That's pure "group," though, as nothing new has happened. Gilead (GILD) keeps going up slowly but surely after that massive quarter. We keep hearing about patent challenges to Celgene, but it all seems pretty "business as usual." Nothing breakout at ASCO and nothing new since that last quarter that no one seemed to like. And what does it do? Go higher.
These are all wind-at-your-back moves where we can't see the wind.
Nevertheless, those who scrutinize rotations have to be drawn to these two groups simply because, on the value side, there's nothing like the 10x earnings that we get for JP Morgan (JPM) at its all-time high and on the momentum/growth side, how can you not embrace the biotechs given all of the oncoming approvals from their bountiful pipes?
Two groups NOT caught in a cross fire. Two groups for two different kinds of investors, both of which suit them all just fine.
At the time of publication, Action Alerts PLUS, which Cramer co-manages as a charitable trust, had no positions in the stocks mentioned.
Netflix and Other Unbeatable Bargains
Posted at 11:34 a.m. EDT on Friday, May 15, 2015
The world loves a bargain. And I like companies that offer bargains because it often turns out that their stocks are bargains, too.
Which is why I wasn't surprised at all to see Netflix (NFLX) run on reports that it is about to move into China, with no less than a Jack Ma company, Wasu Media, as a partner. The darned thing sliced through $600 like a knife through butter and I think it's not done going up.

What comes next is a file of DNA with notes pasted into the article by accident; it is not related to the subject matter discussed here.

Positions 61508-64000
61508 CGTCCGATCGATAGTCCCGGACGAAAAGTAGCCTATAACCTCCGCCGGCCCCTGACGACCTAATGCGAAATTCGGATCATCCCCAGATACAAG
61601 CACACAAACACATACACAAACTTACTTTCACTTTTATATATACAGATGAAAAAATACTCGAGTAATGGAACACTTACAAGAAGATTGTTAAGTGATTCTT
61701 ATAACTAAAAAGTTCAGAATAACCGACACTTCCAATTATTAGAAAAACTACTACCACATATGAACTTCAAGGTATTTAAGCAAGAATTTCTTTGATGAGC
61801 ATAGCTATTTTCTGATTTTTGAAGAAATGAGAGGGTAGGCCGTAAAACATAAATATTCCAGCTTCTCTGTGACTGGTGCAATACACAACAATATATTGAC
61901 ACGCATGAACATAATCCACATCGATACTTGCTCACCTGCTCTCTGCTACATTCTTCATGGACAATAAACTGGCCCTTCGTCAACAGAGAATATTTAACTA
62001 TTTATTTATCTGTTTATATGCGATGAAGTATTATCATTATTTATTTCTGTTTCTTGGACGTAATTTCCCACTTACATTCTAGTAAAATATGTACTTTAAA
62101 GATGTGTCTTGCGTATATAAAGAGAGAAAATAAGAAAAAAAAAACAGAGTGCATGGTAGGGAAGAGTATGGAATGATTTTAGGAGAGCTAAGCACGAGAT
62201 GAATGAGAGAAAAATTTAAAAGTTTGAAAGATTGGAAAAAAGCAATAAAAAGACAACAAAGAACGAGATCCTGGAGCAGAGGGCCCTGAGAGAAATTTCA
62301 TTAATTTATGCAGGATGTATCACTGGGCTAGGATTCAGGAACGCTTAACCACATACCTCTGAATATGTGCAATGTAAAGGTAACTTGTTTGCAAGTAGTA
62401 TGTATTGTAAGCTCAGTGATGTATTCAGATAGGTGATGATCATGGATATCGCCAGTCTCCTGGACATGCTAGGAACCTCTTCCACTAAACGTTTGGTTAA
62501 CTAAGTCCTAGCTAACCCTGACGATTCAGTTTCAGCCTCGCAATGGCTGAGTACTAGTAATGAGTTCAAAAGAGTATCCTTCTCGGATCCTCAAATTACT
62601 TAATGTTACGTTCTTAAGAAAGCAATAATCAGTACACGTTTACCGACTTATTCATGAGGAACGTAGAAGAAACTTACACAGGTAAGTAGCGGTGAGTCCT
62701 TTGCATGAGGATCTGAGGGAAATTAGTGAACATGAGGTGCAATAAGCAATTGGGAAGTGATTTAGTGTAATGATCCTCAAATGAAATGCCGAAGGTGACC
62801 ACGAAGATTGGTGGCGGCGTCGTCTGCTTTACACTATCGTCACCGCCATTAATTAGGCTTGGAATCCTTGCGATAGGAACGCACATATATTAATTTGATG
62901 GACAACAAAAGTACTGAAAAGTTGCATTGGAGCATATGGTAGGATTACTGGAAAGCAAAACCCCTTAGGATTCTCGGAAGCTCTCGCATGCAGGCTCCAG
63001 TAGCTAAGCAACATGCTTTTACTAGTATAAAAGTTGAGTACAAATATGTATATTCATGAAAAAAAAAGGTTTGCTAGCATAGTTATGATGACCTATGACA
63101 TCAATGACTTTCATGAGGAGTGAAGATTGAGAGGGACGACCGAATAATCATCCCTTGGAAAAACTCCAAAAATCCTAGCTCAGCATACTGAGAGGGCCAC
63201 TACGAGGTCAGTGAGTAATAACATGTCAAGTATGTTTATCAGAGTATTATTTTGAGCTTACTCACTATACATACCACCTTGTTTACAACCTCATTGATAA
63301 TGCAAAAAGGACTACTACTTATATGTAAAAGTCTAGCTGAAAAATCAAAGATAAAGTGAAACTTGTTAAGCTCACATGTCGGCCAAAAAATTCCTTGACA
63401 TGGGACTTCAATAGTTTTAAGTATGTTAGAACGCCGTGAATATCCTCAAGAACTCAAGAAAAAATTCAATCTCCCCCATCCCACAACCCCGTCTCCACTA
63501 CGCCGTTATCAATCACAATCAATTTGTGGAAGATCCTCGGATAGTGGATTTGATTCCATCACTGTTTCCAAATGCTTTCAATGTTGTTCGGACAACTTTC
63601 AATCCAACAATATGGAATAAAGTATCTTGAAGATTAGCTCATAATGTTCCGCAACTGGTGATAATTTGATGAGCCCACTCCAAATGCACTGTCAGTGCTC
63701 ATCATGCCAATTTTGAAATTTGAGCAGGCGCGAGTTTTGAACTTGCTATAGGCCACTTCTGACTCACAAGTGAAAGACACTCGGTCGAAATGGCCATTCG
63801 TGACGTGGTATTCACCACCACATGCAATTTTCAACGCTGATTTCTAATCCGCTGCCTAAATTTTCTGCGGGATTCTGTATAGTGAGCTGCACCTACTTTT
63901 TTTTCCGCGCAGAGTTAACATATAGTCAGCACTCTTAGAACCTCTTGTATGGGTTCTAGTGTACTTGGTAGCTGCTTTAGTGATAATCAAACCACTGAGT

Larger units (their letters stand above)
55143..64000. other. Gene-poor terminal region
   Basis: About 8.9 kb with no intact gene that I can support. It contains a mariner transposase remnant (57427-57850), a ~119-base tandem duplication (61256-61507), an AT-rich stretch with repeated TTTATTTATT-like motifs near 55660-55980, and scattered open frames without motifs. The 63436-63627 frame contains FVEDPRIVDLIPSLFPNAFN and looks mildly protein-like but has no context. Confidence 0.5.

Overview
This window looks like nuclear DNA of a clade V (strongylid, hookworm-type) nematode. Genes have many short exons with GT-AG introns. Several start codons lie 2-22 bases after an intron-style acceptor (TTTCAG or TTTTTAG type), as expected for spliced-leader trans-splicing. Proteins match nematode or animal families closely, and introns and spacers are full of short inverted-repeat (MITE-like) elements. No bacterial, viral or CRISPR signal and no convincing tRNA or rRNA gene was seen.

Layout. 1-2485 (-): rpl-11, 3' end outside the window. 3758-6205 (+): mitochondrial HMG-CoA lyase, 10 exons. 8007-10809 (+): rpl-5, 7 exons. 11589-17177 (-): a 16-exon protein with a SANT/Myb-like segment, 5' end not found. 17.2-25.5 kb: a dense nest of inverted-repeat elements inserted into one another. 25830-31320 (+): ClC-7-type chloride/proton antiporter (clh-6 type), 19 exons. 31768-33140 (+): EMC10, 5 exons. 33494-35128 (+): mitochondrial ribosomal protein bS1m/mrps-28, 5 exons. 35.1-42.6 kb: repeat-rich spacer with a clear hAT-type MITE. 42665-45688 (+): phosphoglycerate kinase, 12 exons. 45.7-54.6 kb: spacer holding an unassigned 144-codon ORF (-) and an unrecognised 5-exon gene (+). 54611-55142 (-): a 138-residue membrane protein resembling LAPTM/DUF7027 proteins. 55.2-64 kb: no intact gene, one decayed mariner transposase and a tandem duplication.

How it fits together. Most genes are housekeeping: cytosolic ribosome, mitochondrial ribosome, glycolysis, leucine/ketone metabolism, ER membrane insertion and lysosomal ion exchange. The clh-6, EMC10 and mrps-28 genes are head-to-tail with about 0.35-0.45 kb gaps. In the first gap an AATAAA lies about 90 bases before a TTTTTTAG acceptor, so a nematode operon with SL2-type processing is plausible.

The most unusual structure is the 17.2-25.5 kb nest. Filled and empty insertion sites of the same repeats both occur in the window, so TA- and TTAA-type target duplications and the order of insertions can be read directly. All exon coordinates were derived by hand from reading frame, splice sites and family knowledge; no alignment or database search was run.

Netflix is a subscriber story. The more subscribers it has, the higher its stock goes. The subscriber numbers have been growing by leaps and bounds, with more than 61 million globally right now. China, as research house Stifel says in a squib today, has 400 million households, so any entry into China would be huge, especially given that the most popular show in China, according to the company, is House of Cards.
Which brings me to the bargain portion of the equation. Netflix costs pennies per day and I think remains one of the greatest bargains out there simply because I would pay that just for the service. But if you throw in the original programming, I would be willing to pay double for it because I, like the Chinese, am riveted by House of Cards and I love Orange Is the New Black. Most of the kids of my friends use Netflix as a more important form of entertainment than the TV, and this notoriously frugal group watches the programs right on their handheld or their tablet.